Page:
This paper investigates how natural resource conditions impact the physical development of cities and how, once built, the urban spatial structure leads to different patterns of resource use. The point of departure for this research is the common “resource urbanisms” assumption that cities are directly affected by the availability and costs of natural resources, and that in turn, different urbanisms result in substantial differences in resource use and consequent impact on the environment.
Search resultsShowing items 1 through 9 of 1859.
Library ResourcePeer-reviewed publicationNovember, 2020Hong Kong, Singapore, Kuwait
Library ResourcePeer-reviewed publicationOctober, 2020Central African Republic, United States of America, Turkey
The historical progress of Hagia Sophia encompasses four different periods. Dating back to 360 AD, this unique structure was the largest church built in Istanbul during the Roman Period. In the second period, Fatih Sultan Mehmet conquered Istanbul in 1453 and personally dedicated Hagia Sophia to his foundation as a mosque. In the third period, upon the founding of the modern Republic of Turkey, Hagia Sophia was transformed into the Museum in 1934. Finally, in 2020, the structure was converted once again to a mosque by a court decision.
Library ResourcePeer-reviewed publicationAugust, 2020Turkey
There is a risk of salinity and degradation in soil structure due to excessive irrigation in the GAP-Harran Plain. The purpose of the research is to determine farmers’ willingness to pay (WTP) for applications of sustainable agricultural land usage practices to avoid salinization in soil based on irrigation problems related to the demands of the farmers’, their needs, and which factors affect their willingness to accept payment. The basic material of the research was obtained through face-to-face questionnaires from farmers who were selected by a method of simple random sampling in 2018.
Library ResourcePeer-reviewed publicationAugust, 2020Azerbaijan, Georgia
Diversified livelihoods combining farming, livestock keeping and non-farm income are characteristic of many rural households worldwide. For the Central Asian and Caucasian region, livestock keeping is especially important in terms of land use and socio-cultural heritage.
Library ResourcePeer-reviewed publicationAugust, 2020Turkey, United States of America
Green infrastructure (GI) is a strategic planning approach that can contribute to solutions for ecological, social, and environmental problems. GI also aims to conserve natural and semi-natural landscapes and enhance ecological networks. Within the scope of spatial planning, urban and rural landscape units can be integrated through GI planning. In this study, we propose a method to calculate the landscape potential and map GI in the lower Büyük Menderes River Basin, Turkey.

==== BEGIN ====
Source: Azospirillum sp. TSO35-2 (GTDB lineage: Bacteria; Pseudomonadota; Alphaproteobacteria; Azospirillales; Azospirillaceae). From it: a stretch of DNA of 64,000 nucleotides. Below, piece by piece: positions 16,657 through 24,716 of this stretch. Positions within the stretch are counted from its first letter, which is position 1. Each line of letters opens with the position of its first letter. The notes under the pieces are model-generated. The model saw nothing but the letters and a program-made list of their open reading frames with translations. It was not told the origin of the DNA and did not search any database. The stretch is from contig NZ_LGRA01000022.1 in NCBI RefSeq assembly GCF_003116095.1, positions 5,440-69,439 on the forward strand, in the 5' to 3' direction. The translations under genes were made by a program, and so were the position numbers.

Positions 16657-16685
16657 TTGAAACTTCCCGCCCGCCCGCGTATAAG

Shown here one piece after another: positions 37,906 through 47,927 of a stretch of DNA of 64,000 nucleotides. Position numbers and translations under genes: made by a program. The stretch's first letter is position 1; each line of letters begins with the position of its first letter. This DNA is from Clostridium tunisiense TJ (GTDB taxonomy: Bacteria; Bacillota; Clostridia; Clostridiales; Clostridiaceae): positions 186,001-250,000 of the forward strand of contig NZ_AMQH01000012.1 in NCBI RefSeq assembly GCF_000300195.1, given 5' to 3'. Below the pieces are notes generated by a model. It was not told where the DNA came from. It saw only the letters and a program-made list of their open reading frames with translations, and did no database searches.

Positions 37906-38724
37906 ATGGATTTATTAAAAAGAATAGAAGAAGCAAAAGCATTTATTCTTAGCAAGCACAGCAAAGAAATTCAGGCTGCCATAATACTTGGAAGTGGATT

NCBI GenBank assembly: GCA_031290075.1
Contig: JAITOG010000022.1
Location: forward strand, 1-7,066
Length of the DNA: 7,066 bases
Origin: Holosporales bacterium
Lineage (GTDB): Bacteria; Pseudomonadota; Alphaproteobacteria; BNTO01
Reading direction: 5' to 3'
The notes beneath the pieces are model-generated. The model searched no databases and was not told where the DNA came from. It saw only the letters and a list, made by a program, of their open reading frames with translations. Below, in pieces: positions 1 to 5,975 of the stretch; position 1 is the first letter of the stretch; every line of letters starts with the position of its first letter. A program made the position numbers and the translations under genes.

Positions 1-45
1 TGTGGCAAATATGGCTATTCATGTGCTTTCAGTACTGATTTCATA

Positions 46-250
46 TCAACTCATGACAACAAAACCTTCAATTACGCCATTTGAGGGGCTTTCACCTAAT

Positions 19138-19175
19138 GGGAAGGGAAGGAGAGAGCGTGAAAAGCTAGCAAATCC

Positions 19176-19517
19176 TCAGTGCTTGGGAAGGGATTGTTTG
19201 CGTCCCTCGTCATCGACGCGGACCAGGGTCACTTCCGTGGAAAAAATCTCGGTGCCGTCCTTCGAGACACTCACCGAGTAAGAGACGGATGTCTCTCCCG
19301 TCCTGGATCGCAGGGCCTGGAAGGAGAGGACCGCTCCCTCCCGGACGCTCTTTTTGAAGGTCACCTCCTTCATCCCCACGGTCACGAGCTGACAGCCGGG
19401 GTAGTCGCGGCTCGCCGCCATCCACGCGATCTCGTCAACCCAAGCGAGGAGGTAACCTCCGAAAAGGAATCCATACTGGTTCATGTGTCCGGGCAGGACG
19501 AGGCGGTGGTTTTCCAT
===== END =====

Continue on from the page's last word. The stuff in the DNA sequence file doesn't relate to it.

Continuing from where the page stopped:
Library ResourcePeer-reviewed publicationJuly, 2020Syrian Arab Republic
Understanding the effects of socio-ecological shocks on land use/land cover (LULC) change is essential for developing land management strategies and for reducing adverse environmental pressures. Our study examines the impacts of the armed conflict in Syria, which began in mid-2011, and the related social and economic crisis on LULC between 2010 and 2018. We used remote sensing for change detection by applying a supervised maximum likelihood classification to Landsat images of the three target years 2010, 2014, and 2018.
Library ResourcePeer-reviewed publicationJune, 2020Norway, Turkey, United States of America
With the widespread use of three-dimensional (3D) geographic information technologies, studies for 3D digital representation of property units in cadasters have increased in recent years. In Turkey, a project named 3D City Models and Cadasters was initiated by the General Directorate of Land Registries and Cadasters in 2018. With this project, which is planned to last four years, it aims to create 3D models of individual units (apartments) in buildings and provide visual representations of these individual units with legal information.
Library ResourcePeer-reviewed publicationJune, 2020Saudi Arabia
The urban heat island (UHI) effect has become a significant focus of research in today’s era of climate change, and a key consideration for the next generation of urban planning focused on green and livable cities. UHI has traditionally been measured using in situ data and ground-based measurements. However, with the increased availability of satellite-based thermal observations of the Earth, remotely sensed observations are increasingly being utilized to estimate surface urban heat island (SUHI), using land surface temperature (LST) as a critical indicator, due to its spatial coverage.
Library ResourceConference Papers & ReportsMay, 2020Azerbaijan
The Republic of Azerbaijan implemented during the late 1990s a land reform, which distributed the state owned agricultural land to the rural population but also led to excessive land fragmentation and small farm sizes. Agricultural and rural development is high on the political agenda in Azerbaijan and is seen as an important sector to development as part of an overall strategy of reducing dependency on income from oil production.
Library ResourceInstitutional & promotional materialsJune, 2019Jordan, Western Asia
The objective of this study was to model and analyze the influence Vallerani rainwater
harvesting (RWH) structures have on the soil moisture dynamics in the Jordanian Badia
and to test viability of these structures when influenced by climate change. HYDRUS-2D
was used for the modelling. A three-month fieldwork was performed to set up and
calibrate the model. The results show that most of the soil moisture is located
underneath the furrow of the Vallerani RWH structures. The impact on water availability
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